Although the blood pressure in the brachial artery is typically about 120/80, blood pressure actually varies throughout the body. Blood pressure is highest in the aorta and lowest in the venae cavae.
Blood pressure and blood velocity drop off in capillaries because capillaries have a greater cross-sectional area than arteries.
Blood vessels require oxygen and nutrients, so larger ones have blood vessels in their walls.
The walls of arteries and veins have three layers. The inner layer is composed largely of endothelium, with a basement membrane that has elastic fibers; the middle layer is smooth muscle tissue; the outer layer is connective tissue (largely collagen fibers). Arteries (on left) have a thicker wall than veins because they have a larger middle layer than veins. Capillary walls (center) are one-cell-thick endothelium. Veins (on right) are larger in diameter than arteries, so that collectively veins have a larger holding capacity than arteries.
The inner layer of an artery wall is a simple squamous epithelium called endothelium with a connective tissue basement membrane with elastic fibers. The outer layer is fibrous connective tissue near the middle layer, but it becomes loose connective tissue at its periphery.
Capillaries have one-cell-thick walls composed only of endothelium with a basement membrane. Capillaries form vast networks with a total surface area of 6,000 square meters in humans.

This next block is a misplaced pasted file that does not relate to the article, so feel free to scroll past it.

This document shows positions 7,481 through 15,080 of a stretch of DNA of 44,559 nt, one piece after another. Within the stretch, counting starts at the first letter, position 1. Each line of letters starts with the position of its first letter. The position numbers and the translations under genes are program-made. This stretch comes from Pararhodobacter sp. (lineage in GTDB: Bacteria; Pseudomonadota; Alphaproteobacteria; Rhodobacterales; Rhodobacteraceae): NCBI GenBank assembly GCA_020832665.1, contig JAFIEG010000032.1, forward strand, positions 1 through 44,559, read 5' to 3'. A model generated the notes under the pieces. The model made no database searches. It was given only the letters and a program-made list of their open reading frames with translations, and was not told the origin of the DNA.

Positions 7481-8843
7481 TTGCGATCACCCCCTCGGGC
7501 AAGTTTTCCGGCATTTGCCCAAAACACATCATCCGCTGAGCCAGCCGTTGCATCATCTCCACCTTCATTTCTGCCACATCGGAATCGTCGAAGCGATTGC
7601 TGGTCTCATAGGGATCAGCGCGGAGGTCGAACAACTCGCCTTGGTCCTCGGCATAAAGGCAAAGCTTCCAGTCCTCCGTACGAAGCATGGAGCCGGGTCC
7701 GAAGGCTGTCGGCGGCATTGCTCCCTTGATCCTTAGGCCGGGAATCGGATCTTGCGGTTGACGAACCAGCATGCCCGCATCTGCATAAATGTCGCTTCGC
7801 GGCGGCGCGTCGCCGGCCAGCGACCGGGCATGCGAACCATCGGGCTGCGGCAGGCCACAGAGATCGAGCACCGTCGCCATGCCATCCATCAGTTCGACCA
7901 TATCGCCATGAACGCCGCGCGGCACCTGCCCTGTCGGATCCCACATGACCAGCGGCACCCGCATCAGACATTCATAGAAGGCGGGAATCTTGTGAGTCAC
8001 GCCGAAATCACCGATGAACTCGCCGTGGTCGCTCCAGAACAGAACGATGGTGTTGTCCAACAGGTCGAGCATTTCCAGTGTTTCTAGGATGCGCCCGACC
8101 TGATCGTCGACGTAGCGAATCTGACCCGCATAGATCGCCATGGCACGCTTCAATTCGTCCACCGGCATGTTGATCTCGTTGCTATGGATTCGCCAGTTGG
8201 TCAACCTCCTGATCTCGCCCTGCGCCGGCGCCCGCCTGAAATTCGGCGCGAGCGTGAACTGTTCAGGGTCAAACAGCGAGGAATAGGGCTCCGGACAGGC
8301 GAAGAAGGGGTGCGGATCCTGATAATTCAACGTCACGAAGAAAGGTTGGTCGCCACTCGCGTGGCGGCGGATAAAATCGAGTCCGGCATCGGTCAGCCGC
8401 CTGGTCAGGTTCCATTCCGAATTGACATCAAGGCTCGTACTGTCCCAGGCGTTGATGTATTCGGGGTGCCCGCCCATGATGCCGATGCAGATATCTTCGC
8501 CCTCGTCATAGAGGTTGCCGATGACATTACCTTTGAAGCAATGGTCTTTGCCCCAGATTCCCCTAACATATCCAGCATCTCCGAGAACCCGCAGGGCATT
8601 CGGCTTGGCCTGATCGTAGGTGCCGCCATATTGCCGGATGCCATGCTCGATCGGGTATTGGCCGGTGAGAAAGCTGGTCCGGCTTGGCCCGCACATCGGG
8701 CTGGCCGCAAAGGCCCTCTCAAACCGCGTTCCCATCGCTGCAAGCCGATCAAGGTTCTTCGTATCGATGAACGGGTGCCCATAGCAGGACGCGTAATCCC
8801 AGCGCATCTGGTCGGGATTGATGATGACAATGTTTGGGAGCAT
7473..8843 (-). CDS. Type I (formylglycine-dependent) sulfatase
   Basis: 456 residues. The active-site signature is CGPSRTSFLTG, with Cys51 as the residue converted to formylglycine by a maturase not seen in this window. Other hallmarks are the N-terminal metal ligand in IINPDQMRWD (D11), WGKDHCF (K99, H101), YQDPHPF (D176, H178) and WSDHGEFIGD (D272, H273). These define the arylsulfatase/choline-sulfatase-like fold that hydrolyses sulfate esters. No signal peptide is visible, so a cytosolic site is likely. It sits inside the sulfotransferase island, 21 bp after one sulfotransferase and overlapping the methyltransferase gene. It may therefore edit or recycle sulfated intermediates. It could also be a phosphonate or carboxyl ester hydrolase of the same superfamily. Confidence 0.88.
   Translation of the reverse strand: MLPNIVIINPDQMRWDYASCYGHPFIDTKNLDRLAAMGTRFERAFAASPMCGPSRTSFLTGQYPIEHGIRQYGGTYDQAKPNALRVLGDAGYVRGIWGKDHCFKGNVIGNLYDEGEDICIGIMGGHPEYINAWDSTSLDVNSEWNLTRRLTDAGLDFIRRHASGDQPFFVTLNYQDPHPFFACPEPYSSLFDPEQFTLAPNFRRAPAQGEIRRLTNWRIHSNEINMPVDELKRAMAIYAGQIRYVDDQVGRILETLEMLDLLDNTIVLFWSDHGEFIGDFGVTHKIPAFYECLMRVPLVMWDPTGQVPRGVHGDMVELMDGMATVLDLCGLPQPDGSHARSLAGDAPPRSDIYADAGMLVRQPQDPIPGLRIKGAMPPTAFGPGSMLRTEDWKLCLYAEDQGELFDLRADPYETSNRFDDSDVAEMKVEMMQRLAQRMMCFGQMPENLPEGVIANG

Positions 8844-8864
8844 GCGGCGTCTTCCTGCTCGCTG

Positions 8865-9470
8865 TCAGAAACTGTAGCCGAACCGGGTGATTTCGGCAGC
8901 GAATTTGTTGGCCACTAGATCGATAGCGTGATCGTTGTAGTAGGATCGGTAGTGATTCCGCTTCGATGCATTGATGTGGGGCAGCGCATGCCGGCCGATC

A capillary bed forms a maze of capillary vessels that lies between an arteriole and a venule. When sphincter muscles are relaxed, the capillary bed is open, and blood flows through the capillaries. When sphincter muscles are contracted, blood flows through a shunt that carries blood directly from an arteriole to a venule. As blood passes through a capillary in the tissues, it gives up its oxygen (O 2 ). Therefore, blood goes from being O 2 -rich in the arteriole (red color) to being O 2 -poor in the vein (blue color).
When blood is transferred to a test tube and prevented from clotting, it forms tw layers. The transparent, yellow top layer is plasma, the liquid portion of the blood. The formed elements are the bottom layer.
Hemoglobin is a red pigment, thus imparting a red color to red blood cells. A hemoglobin molecule contains four polypeptide chains that make up the protein globin.
Red blood cells move in single file through the capillaries. Each red blood cell is a biconcave disk containing many molecules of hemoglobin, the respiratory pigment. Hemoglobin contains four polypeptide chains (in blue). There is an iron-containing heme group in the center of each chain. Oxygen loosely combines with hemoglobin when oxygenated. Oxyhemoglobin is bright red, and deoxyhemoglobin is a dark maroon color.